As Benford pointed out, "Optimism paid off, though" (15). Free markets allowed human ingenuity to overcome problems of dwindling resources as dynamic economies developed better methods of extracting resources and using them more efficiently. Optimism about the future propelled the modern west forward. The fact that Americans were able to use the mechanics of a free market to develop products and inventions that people wanted has allowed a century of technological and economic progress.
Some of PM’s predictions are precisely on the mark: air conditioned homes, food cooked by microwaves, GPS devices, pocket calculators, and a large frozen food industry. We find these predictions mundane simply because we live with them every day, but a Victorian would find a GPS device miraculous.
A few of PM’s speculations are hilariously wrong, bordering on camp. In 1964 PM tells us: “In 10 years, maybe less, some of you will be up here flying – as a Rocket Man.” Play Elton John as you read this section of the book. Personal jetpacks will be common for sportsmen, who will fly to inaccessible fishing spots or off-road big-game haunts. Fire fighters can rapidly rise to the upper stories of a skyscraper, and construction workers can jaunt to the higher floors of a building. Military patrols will loft themselves over mine fields (and presumably be picked off by snipers). Best of all, commuters can strap on their rocket packs and fly over annoying bumper-to-bumper traffic.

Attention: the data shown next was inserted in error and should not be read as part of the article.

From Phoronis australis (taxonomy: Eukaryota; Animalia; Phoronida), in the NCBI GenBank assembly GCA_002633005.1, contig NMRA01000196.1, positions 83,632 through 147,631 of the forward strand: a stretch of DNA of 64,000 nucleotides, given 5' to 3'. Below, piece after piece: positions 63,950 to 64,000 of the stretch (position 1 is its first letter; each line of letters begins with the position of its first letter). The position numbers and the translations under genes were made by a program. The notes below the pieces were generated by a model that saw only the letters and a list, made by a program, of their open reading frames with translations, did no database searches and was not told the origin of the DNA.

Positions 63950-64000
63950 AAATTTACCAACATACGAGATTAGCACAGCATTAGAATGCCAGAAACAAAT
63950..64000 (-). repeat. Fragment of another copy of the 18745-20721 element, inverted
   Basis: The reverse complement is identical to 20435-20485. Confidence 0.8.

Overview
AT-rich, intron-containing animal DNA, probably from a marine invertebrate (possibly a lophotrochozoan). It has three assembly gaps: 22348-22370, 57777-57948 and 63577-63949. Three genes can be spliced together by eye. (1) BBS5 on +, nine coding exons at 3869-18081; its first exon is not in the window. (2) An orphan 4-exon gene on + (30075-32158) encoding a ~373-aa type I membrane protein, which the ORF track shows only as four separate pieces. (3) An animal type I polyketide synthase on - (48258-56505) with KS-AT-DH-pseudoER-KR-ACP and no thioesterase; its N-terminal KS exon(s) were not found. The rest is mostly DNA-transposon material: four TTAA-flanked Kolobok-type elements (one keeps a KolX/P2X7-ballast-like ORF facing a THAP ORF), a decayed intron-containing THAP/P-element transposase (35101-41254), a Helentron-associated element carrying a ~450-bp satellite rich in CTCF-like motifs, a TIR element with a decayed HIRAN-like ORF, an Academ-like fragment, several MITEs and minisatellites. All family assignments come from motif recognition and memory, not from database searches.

PM has an entire section on flying cars, many of them quite nifty. This book makes me mourn the gadgets I can’t have: the “flying fan” car lifting off from the back yard; the Rotavion, a vertical takeoff and landing car, that can cruise at 175 mph and is perfectly safe; the motor-sleigh, which has a propeller and runners and can reach speeds of 67 mph on a street. I’m even OK with replacing the roads and streets with a network of pneumatic tubes that will rapidly carry us in canisters from place to place in comfort and safety.
The flying cars and jet packs didn’t work out, which I mourn whenever I’m stuck in traffic, but inevitably some idiot would plummet a Rotavion into an elementary school and then presto, no more flying cars. Also, flying requires years of training; widespread use of flying vehicles is far from practical (just think about how bad the average driver is).